[Reigian Studies.] [On behalf of the baroness.]

23.6.10

Xavier Fàbregas, 1975.





Xavier Fàbregas, 1975.


Once the murderous inquisitorial shackles of francoist castilian fascism were starting to slacken, the great Xavier Fàbregas, the critic who for thirty years systematized the whole magnificent Catalonian theatrical movement of the second Renaixença, was the first to realize that Reig was something else – a force onto himself.


He recognized Reig’s genius, and at the beginning of the seventies it was him who really brought Reig to the conscience of the cultural elite; he was also the one who first defined the Reigian character, and the first to come up with the phrases “Reigian style,” “Reigian constant,” etc.


Later, in sparse notulae, or more notably in the preface to the first edition of Travessa deserts, his lame pupil, G. J. Graells, followed the trend, trying to pin down the “estil reigià,” the “obra reigiana,” the “textos reigians,” the “peces reigianes,” and so on...



[That preface, by the way, is extremely funny, and totally idiotic.

“The Reigian text (he says) it’s scenic enough; until suddenly it falls into excess, even gratuitous excess; the coprolatrous author, often he’s just gone, adrift on slippery tangents; addicted to upmanship; and now and then even, he’s, ah, so mean... no holds barred, wading in brackish mirth, wallowing in caca, lolling and hiving... a degenerate hero, spontaneous boners in his trousers, his pockets in tatters, spent, plus the churned up shits or jizzms staining the whole fabric of plots and characters... Then voilà... here comes the moikhos (the adulterer,) strangely considered a victim... identifiable with the current lover of the author’s wife, whom the author must somehow repay with services and favors... or else... as when Aristophanic characters speak of moikhoi, and immediately something fishy wafts the public’s way, so Reig’s cuguços, upon whose appearance the public must titter... for almost invariably the husband is the pimp (a pimp paid with a beating: cocu et battu)... while the dignified Romans saw it differently... in Tacitus’s field work, for example, one sees the muscular hero pointing to the fact that the elsewhere vilified cinaedi (the passive catamites) are better behaved than women... that all things considered, men, and not women, are civilization’s torchbearers... but for Reig, alas, his Reigian instinct tints with reds of menses his murkier outlook... for him women are goddesses and whoever is hostile to them must be depicted as not quite there, and as a damned loser...”]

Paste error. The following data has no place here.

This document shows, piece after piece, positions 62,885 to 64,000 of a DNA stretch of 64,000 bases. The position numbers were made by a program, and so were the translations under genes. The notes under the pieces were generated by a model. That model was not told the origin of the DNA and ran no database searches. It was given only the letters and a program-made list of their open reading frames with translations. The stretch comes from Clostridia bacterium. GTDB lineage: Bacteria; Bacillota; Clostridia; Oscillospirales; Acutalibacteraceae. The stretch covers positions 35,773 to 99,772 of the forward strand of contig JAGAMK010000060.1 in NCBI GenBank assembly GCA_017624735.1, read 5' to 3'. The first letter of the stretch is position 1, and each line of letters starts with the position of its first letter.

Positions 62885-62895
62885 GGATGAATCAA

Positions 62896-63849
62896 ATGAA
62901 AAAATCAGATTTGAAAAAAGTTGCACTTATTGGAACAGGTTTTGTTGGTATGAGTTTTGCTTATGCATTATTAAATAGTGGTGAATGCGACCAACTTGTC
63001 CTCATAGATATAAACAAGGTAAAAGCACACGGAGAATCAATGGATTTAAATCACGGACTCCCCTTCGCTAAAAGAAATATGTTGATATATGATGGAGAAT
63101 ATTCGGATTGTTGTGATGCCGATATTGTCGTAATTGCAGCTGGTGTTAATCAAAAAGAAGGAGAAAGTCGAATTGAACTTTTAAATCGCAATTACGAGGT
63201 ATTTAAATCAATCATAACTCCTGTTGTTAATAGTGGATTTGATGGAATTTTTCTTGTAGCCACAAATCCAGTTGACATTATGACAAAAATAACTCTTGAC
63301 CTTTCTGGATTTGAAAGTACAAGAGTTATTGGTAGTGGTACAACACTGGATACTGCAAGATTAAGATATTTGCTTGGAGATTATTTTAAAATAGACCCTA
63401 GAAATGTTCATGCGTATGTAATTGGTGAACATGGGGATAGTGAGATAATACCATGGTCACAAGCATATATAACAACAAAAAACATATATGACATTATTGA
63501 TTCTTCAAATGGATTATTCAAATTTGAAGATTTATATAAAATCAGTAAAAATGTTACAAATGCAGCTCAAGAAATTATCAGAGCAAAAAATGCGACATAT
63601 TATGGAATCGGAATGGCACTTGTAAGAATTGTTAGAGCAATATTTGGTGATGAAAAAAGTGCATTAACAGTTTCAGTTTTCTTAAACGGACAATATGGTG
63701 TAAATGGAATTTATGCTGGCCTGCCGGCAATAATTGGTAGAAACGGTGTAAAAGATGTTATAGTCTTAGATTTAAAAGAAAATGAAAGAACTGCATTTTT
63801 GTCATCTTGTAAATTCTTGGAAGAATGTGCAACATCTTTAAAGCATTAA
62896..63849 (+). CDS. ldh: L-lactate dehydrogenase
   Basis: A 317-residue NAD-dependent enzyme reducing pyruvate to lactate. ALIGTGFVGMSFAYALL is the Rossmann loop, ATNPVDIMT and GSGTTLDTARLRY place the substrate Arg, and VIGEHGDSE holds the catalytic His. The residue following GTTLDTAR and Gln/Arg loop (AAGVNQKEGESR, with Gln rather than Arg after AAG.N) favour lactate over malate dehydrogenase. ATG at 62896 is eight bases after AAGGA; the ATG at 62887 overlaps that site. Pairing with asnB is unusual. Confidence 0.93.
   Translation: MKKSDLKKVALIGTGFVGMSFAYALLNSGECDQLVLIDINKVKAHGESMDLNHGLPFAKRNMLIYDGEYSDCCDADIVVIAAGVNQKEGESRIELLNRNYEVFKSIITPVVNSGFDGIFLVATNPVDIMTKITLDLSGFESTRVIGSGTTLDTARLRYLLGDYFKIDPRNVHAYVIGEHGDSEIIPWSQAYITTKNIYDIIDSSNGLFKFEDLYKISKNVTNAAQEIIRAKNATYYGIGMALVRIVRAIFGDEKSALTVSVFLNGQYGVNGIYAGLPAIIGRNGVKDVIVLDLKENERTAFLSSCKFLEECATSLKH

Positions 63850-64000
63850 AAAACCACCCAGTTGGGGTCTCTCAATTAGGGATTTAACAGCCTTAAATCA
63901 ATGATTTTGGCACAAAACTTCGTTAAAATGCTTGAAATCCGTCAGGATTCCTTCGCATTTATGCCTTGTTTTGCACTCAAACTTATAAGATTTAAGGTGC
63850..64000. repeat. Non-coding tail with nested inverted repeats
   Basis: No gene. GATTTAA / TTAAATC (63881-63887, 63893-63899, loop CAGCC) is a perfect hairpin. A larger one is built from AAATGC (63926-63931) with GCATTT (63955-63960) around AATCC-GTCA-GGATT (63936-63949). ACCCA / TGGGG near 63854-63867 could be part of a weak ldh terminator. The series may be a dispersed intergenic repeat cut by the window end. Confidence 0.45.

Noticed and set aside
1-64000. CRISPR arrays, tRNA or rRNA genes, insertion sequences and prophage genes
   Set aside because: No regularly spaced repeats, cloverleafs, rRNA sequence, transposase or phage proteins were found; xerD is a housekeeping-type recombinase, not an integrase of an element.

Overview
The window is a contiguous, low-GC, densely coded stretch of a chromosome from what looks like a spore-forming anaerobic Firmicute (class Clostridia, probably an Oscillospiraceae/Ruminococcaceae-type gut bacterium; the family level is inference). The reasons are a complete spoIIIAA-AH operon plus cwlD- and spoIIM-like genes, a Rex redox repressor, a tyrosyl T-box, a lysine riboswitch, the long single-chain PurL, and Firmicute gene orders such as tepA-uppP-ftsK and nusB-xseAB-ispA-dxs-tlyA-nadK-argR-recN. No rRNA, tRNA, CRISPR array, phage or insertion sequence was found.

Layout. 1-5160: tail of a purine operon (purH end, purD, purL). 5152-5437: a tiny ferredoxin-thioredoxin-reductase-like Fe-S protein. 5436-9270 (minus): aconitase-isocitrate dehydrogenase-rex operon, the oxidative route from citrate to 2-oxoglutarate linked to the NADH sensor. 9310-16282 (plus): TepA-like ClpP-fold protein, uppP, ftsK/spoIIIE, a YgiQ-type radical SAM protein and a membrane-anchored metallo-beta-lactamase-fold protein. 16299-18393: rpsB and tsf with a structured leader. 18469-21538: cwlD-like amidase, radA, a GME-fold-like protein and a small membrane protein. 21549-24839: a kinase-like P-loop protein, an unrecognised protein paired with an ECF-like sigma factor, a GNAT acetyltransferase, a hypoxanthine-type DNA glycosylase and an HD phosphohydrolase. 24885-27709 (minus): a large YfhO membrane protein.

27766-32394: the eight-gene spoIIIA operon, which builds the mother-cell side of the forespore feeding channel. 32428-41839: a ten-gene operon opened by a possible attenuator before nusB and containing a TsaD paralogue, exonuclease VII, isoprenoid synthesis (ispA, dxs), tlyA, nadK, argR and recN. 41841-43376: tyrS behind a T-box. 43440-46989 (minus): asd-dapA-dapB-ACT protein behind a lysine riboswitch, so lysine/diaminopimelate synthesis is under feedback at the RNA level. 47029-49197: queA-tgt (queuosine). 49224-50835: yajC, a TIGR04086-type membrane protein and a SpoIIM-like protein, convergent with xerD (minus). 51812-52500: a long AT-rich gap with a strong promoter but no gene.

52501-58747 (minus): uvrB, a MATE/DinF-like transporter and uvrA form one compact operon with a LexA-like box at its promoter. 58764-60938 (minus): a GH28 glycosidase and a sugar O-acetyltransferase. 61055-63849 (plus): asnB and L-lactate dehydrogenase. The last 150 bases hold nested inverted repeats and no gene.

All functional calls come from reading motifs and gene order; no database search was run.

Slight matter indeed; instead, let’s to the gist of it.













Here the excellent “killer” article that Fàbregas published in Serra d’Or, the foremost literary magazine of the time (almost unique in scope and quality even by contemporary European standards).


Serra d’Or. 1975 (pages 279 and 280)

Pre-Biografia de Carles Reig, by Xavier Fàbregas.



1 comentari:

Ri ha dit...

Fàbregues was a hero in his own time; the Catalonian theater would lack one of its vital limbs if not for him; pity that he died so young.

In reference to Reig, his piece titled L'oli, l'ala i l'olor which has been hailed, even as recently as last March, as "something else," is now nowhere to be found.

Would you perchance know something about it?

Thanks.

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